In his opening remarks for the latest entry in our ongoing debate about public financing for science, Timothy Sandefur suggests that after this post, we move on to concluding remarks. That strikes me as a reasonably good idea (and not just because he's generously offered me the last word). We may not have yet reached a point where we're talking past each other, but we're definitely getting dangerously close to that point.
After reading through Tim's latest post, I'm going to respond to his points out of order. I'm going to start out by looking at the more concrete examples that we've been looking at: the internet, and environmental research. Sandefur writes:
What's more, Dunford tried to use the Internet as an example of the necessity of government to fund innovation because private industry wouldn't do it. He writes "No one company expended--or had to expend--the tremendous research and development funding required to develop the basic foundation of the internet." But in fact private industry often develops basic, foundational technologies; it routinely performs research to develop new technological and scientific platforms for innovation and development. Sadly, given the nature of our mixed economy, there are no examples of this being done without some government intervention. But everything from the telephone to radio to television to the automobile to the airplane--these things have been developed overwhelmingly by private enterprise, doing research and development in fundamental ways without significant government intervention. Private industry invented MS-DOS and the GUI interface, both foundational technologies. The development of the airplane was done not only without government help, but in direct competition with the government, and that technology required significant scientific advances that were done by private industry. Look at what has been done with it today! The steam engine was developed almost independently of government intervention. Look what happened to it. The Xerox machine...well, this list could go on.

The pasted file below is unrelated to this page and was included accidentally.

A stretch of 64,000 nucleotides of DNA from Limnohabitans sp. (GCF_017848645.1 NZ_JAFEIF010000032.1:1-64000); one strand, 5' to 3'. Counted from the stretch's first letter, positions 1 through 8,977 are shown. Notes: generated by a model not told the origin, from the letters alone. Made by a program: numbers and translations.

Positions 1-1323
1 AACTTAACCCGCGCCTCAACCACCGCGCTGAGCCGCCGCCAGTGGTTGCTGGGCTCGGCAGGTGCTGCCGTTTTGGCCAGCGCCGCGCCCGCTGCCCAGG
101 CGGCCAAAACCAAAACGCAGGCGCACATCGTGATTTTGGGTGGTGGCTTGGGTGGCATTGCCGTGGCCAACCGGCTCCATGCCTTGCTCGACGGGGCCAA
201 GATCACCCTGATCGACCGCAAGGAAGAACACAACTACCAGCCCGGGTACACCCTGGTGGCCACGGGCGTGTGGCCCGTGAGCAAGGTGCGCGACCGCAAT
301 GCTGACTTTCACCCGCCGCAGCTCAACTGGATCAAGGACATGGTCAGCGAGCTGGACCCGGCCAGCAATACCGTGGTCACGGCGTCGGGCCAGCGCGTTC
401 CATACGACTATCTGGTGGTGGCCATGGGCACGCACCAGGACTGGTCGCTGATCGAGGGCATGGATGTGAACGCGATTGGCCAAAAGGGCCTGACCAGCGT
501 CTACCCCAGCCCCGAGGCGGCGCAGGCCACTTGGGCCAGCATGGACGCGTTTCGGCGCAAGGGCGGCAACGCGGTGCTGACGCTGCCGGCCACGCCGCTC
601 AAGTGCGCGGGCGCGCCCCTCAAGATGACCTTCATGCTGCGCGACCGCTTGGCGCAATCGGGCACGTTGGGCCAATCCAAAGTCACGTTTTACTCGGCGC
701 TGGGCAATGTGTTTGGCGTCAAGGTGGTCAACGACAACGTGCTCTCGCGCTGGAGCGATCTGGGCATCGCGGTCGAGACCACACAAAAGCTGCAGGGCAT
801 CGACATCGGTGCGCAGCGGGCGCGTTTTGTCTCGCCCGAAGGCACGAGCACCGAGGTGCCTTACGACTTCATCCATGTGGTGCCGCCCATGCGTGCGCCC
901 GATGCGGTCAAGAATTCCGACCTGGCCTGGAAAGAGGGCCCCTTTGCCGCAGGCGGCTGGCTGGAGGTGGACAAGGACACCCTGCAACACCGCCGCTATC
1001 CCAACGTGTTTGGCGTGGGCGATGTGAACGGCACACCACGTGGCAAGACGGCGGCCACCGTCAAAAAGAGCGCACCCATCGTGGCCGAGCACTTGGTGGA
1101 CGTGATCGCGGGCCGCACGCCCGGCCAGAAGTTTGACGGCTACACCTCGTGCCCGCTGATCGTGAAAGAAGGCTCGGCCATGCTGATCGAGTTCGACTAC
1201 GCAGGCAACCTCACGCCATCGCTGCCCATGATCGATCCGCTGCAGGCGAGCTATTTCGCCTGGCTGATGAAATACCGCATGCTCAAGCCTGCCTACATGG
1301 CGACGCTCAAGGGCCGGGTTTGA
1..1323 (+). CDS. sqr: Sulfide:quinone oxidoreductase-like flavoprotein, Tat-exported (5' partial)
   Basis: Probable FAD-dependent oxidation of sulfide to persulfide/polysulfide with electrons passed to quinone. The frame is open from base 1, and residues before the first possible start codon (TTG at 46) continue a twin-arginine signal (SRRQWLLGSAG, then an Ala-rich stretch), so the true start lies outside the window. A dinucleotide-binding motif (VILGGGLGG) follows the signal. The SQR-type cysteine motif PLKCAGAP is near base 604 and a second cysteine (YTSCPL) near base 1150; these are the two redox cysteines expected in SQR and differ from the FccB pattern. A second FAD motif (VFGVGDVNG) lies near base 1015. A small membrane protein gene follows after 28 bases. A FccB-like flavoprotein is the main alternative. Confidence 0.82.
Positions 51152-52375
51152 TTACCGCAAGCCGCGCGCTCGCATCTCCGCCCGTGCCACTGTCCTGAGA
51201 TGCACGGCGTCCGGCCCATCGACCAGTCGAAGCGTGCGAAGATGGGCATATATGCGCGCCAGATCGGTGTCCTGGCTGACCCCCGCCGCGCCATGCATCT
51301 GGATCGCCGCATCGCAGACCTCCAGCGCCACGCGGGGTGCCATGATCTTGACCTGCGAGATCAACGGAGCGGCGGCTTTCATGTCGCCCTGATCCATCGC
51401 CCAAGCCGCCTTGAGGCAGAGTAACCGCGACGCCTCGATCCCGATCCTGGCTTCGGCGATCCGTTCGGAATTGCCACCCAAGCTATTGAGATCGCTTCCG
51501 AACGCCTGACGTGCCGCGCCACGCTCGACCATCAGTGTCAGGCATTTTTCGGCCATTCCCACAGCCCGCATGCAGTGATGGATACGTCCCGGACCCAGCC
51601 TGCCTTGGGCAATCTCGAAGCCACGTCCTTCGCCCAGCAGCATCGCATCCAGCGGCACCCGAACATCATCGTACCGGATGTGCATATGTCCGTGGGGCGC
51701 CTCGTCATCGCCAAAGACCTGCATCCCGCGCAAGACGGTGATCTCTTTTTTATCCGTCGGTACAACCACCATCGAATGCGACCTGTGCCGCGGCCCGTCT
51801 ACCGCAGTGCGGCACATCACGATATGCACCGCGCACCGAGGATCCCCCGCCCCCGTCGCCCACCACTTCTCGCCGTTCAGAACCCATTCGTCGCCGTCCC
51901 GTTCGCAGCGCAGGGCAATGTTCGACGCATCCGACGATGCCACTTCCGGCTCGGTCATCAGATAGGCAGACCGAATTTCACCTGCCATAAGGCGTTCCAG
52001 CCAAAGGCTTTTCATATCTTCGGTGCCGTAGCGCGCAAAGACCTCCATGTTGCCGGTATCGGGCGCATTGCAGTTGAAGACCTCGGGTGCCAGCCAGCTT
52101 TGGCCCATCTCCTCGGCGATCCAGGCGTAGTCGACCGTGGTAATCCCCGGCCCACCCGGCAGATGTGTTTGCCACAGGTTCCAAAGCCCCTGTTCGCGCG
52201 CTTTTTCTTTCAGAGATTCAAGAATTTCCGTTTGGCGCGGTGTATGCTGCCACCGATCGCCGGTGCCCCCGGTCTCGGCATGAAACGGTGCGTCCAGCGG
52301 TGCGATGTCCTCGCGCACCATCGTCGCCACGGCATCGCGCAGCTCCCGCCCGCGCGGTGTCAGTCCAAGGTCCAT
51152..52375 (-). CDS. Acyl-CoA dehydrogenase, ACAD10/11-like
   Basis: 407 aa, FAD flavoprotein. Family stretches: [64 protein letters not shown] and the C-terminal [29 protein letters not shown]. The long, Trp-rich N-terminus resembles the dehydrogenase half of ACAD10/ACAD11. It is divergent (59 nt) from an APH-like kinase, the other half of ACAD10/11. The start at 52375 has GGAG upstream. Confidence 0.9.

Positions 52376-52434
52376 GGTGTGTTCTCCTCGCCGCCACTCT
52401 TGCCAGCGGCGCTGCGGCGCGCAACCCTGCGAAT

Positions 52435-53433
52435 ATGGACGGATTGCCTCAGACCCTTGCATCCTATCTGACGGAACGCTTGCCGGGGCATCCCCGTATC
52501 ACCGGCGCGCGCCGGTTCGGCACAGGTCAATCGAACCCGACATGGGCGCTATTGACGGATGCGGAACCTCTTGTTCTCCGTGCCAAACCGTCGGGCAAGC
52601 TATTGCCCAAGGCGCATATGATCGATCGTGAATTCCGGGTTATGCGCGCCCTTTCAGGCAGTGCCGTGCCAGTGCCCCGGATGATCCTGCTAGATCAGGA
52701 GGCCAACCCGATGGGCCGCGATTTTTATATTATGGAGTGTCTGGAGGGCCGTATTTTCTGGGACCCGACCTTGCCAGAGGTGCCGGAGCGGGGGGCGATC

In the case of the internet, I think we do have at least some evidence that suggests that private industry was not able - or at least as able - to get the ball rolling on something along the lines of the internet. Through most of the 1980s and early 1990s, there were multiple companies that were running online information services (America Online and CompuServe were the two biggies there). The services did OK for a while, but they were ultimately crippled by one of the free-market side-effects: they weren't very inter-compatible.
Each of the companies that was providing online services had its own software and its own standards. These companies could have teamed up to come up with a common standard that would allow their users to access each others content. In fact, they had well over a decade of independent operation, and could have moved toward interconnectivity at any time. They chose not to.
Had they made a different choice, there's a chance that this might be a very different argument. But I don't think it's a very big chance. The companies did not move toward interconnectivity because they didn't see a financial motivation to do so. The users weren't demanding interconnectivity (yet), and it would really have taken supernatural powers to predict how the internet would change everything.
Later on, when the users were demanding interconnectivity, AOL, CompuServe, and the other service providers elected to connect to the internet instead of trying to come up with their own alternative. The government did not force them to integrate their services with the internet. They chose to do so.
And it's not a surprise that they did. The internet, at that point, was still largely the result of various government initiatives. By the time the commercial online companies were looking to tie into it, the internet had huge advantages over any attempt to come up with a commercial alternative. By the early 1990s, the protocols were in place, they were available for anyone's use, and no one company or organization had a proprietary interest in the foundational structure. The freedom that's provided by this unique infrastructure is what enabled the massive expansion of the internet over the last 15 or so years.
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